Chow, Baby is rushing the roadtrip season a bit, but you know, sometimes you just get in the mood to accidentally leave your CD case on the dining room table on your way out, so you’re forced to continually listen to Donovan’s Greatest Hits (which has been under the passenger seat since Chow, Baby visited Mellow Mushroom in 2006). Also the Chowbabymobile was itching to try his new Michelins on two-digit farm-to-ranch roads, which are ever so much curvier than four-digit ones. That’s just an operating theory so far; Chow, Baby hasn’t been on every single farm road in Texas. Yet.
The great thing about curvy-road trips: You never know what’s around the next bend. The unexpectedly winding FM 2155 in Burleson County offers very few roadside distractions, which is good when you’re testing new tires, but also a little boring. Even “Jennifer Juniper” was starting to seem deeply meaningful on its ninth repeat. And then, just as Chow, Baby was thinking dinnertime was probably nigh (its watch was on the dining room table next to the CD case) – boom! The only billboard within miles popped up: “Steakhouse: Next Left.” And not just any steakhouse, but the county-wide-famous Czech-Tex Steakhouse/Barbecue/Bakery (111 CR 269 W., Snook).
Picture your typical country steakhouse in a tiny Central Texas town, and there we were. (Actually just me; the car waited outside.) Barn-high ceiling propped up with rough, sturdy beams; heavy wooden furniture; a hint of accordion music in the air. And the nicest folks ever, all nodding howdy to the stranger. From the extensive steak and ‘cue menu, the server recommended the Saturday-night special of smoked prime beef (12 oz., $15.99) – probably the smokiest piece of meat Chow, Baby has ever had, even if you count Stop Six brisket. Each melt-in-the-mouth bite was stunningly juicy and flavorful, with crisp-grilled veggies and thick, hand-battered, not-at-all-greasy onion rings as the perfect accompaniments. No room for dessert, so Chow, Baby tucked away some fresh-made kolaches (sausage, prune, pineapple, 85 cents each) for breakfast.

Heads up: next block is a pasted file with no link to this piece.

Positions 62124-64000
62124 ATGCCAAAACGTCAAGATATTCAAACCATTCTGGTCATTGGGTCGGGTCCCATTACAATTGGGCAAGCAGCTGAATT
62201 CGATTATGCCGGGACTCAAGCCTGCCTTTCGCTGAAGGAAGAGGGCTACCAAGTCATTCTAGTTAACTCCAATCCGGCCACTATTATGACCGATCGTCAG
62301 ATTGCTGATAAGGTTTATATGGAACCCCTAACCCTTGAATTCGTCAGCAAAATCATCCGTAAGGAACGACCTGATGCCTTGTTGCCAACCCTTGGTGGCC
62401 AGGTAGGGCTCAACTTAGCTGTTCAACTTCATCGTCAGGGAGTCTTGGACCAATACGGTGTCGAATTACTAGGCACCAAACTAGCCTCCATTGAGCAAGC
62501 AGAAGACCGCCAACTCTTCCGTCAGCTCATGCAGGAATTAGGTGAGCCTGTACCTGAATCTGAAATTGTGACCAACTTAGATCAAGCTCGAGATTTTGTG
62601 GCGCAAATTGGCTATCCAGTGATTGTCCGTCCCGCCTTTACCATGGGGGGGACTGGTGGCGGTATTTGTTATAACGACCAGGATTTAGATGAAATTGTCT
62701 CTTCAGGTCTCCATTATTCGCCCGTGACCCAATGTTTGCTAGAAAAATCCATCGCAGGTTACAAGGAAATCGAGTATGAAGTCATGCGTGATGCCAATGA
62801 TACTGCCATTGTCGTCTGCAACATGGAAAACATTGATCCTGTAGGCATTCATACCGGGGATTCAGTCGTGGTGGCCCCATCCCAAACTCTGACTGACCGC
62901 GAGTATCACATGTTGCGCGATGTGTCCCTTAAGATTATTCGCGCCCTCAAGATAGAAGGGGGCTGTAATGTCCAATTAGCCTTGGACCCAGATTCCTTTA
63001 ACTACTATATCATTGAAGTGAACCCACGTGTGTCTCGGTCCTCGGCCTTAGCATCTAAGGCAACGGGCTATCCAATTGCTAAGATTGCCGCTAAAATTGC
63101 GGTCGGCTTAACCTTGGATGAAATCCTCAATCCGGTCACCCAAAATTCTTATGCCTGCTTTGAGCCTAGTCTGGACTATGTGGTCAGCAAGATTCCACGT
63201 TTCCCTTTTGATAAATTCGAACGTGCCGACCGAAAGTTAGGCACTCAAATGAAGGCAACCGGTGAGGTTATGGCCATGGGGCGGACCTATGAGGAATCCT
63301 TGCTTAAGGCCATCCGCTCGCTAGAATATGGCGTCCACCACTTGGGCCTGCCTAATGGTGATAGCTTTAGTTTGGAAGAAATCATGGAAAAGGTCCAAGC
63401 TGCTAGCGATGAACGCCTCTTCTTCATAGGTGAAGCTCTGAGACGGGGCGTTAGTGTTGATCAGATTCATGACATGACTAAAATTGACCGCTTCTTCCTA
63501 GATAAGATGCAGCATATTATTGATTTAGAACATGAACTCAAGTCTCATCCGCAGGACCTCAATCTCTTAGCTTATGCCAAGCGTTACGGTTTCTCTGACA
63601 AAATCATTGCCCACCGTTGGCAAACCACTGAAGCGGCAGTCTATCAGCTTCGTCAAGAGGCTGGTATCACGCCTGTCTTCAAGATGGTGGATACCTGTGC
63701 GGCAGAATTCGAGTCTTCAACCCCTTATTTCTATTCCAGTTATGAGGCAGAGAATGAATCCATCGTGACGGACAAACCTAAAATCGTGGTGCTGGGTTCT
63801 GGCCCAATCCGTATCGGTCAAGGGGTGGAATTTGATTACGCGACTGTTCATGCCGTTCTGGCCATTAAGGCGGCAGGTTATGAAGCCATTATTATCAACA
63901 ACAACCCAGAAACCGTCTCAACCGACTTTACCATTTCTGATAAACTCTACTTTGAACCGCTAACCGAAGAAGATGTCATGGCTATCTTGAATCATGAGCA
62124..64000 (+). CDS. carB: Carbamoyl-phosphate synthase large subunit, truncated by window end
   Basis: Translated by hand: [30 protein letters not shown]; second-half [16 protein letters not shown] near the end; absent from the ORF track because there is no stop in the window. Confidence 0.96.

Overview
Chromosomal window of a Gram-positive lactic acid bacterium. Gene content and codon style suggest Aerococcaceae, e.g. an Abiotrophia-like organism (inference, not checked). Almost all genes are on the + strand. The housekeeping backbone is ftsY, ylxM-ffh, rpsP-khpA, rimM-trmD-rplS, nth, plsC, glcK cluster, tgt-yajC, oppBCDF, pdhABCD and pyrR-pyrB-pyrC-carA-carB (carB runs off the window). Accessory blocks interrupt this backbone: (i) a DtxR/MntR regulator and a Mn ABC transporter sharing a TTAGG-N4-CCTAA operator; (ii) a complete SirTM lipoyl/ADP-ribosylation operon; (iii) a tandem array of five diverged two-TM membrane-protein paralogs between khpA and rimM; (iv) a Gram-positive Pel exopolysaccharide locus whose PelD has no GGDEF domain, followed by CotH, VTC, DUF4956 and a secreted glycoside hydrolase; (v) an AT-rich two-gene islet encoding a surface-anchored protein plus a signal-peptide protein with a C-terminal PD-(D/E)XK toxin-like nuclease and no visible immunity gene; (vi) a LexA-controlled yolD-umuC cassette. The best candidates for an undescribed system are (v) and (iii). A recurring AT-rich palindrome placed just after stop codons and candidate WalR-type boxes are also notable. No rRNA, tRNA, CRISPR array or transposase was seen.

The next morning, Chow, Baby was ready to tackle its real mission. See, the reason Snook (pop. 568) is on the map – look real close, it’s there, just west of College Station – is Sodolak’s Original Country Inn (9711 FM 60E), the world-famous originator of chicken-fried bacon. True, the tiny town’s claim to fame used to be that its boys’ basketball teams had (still have) more state-champ titles than any other school in Texas. But how can that record compete with the gloriosity of CFB? For 10 years now, this restaurant has been a mecca that not just every restaurant reviewer, not just every fried-food lover, but indeed every Texan must visit at some point in their lives. Or at least watch on YouTube.
Sodolak’s has plenty of two-pound steaks at shockingly low prices, but Chow, Baby made a meal of its chicken-fried bacon appetizer ($5.95): eight slabs of bacon, lightly battered and golden-fried, not a bit greasy, and served with a bowl of bacon-dripping-drenched cream gravy in case you want more fat. Surprisingly, the dish is not just a gimmick: The strips are lighter than you’d expect – Chow, Baby managed three without coming close to a heart attack – and the transition from crisp outside to salty inside, the crunch of the batter with the silkiness of the cream gravy, all make for a very satisfying dish. Chow, Baby wouldn’t (couldn’t) eat chicken-fried bacon every day, but this once was a trip to remember.
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